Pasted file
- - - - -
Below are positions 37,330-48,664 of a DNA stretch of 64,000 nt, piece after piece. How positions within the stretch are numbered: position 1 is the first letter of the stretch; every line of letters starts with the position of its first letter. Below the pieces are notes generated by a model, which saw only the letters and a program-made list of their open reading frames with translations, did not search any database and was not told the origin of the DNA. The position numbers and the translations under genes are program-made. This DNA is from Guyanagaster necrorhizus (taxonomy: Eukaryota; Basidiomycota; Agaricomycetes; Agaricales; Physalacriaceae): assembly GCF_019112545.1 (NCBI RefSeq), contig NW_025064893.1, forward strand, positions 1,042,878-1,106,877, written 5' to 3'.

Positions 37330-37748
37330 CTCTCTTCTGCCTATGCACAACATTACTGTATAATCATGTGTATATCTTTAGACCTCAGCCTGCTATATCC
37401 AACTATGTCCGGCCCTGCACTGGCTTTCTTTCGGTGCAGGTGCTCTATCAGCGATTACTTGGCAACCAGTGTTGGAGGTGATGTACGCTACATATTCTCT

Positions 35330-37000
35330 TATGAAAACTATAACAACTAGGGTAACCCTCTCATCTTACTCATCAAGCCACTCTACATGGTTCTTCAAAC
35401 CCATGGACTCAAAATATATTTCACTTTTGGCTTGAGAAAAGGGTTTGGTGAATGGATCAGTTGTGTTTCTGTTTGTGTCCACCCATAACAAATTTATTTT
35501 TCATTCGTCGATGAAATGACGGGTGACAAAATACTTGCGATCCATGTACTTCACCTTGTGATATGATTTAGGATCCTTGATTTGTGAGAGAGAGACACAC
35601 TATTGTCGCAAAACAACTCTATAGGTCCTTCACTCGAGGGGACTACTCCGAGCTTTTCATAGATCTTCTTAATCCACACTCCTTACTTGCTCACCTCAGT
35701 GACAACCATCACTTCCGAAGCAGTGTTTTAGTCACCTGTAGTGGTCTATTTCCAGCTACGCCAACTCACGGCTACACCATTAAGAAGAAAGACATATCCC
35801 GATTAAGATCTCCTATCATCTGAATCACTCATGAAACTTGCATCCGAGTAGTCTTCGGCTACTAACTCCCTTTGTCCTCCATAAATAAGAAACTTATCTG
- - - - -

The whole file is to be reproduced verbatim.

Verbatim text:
Below are positions 37,330-48,664 of a DNA stretch of 64,000 nt, piece after piece. How positions within the stretch are numbered: position 1 is the first letter of the stretch; every line of letters starts with the position of its first letter. Below the pieces are notes generated by a model, which saw only the letters and a program-made list of their open reading frames with translations, did not search any database and was not told the origin of the DNA. The position numbers and the translations under genes are program-made. This DNA is from Guyanagaster necrorhizus (taxonomy: Eukaryota; Basidiomycota; Agaricomycetes; Agaricales; Physalacriaceae): assembly GCF_019112545.1 (NCBI RefSeq), contig NW_025064893.1, forward strand, positions 1,042,878-1,106,877, written 5' to 3'.

Positions 37330-37748
37330 CTCTCTTCTGCCTATGCACAACATTACTGTATAATCATGTGTATATCTTTAGACCTCAGCCTGCTATATCC
37401 AACTATGTCCGGCCCTGCACTGGCTTTCTTTCGGTGCAGGTGCTCTATCAGCGATTACTTGGCAACCAGTGTTGGAGGTGATGTACGCTACATATTCTCT

Positions 35330-37000
35330 TATGAAAACTATAACAACTAGGGTAACCCTCTCATCTTACTCATCAAGCCACTCTACATGGTTCTTCAAAC
35401 CCATGGACTCAAAATATATTTCACTTTTGGCTTGAGAAAAGGGTTTGGTGAATGGATCAGTTGTGTTTCTGTTTGTGTCCACCCATAACAAATTTATTTT
35501 TCATTCGTCGATGAAATGACGGGTGACAAAATACTTGCGATCCATGTACTTCACCTTGTGATATGATTTAGGATCCTTGATTTGTGAGAGAGAGACACAC
35601 TATTGTCGCAAAACAACTCTATAGGTCCTTCACTCGAGGGGACTACTCCGAGCTTTTCATAGATCTTCTTAATCCACACTCCTTACTTGCTCACCTCAGT
35701 GACAACCATCACTTCCGAAGCAGTGTTTTAGTCACCTGTAGTGGTCTATTTCCAGCTACGCCAACTCACGGCTACACCATTAAGAAGAAAGACATATCCC
35801 GATTAAGATCTCCTATCATCTGAATCACTCATGAAACTTGCATCCGAGTAGTCTTCGGCTACTAACTCCCTTTGTCCTCCATAAATAAGAAACTTATCTG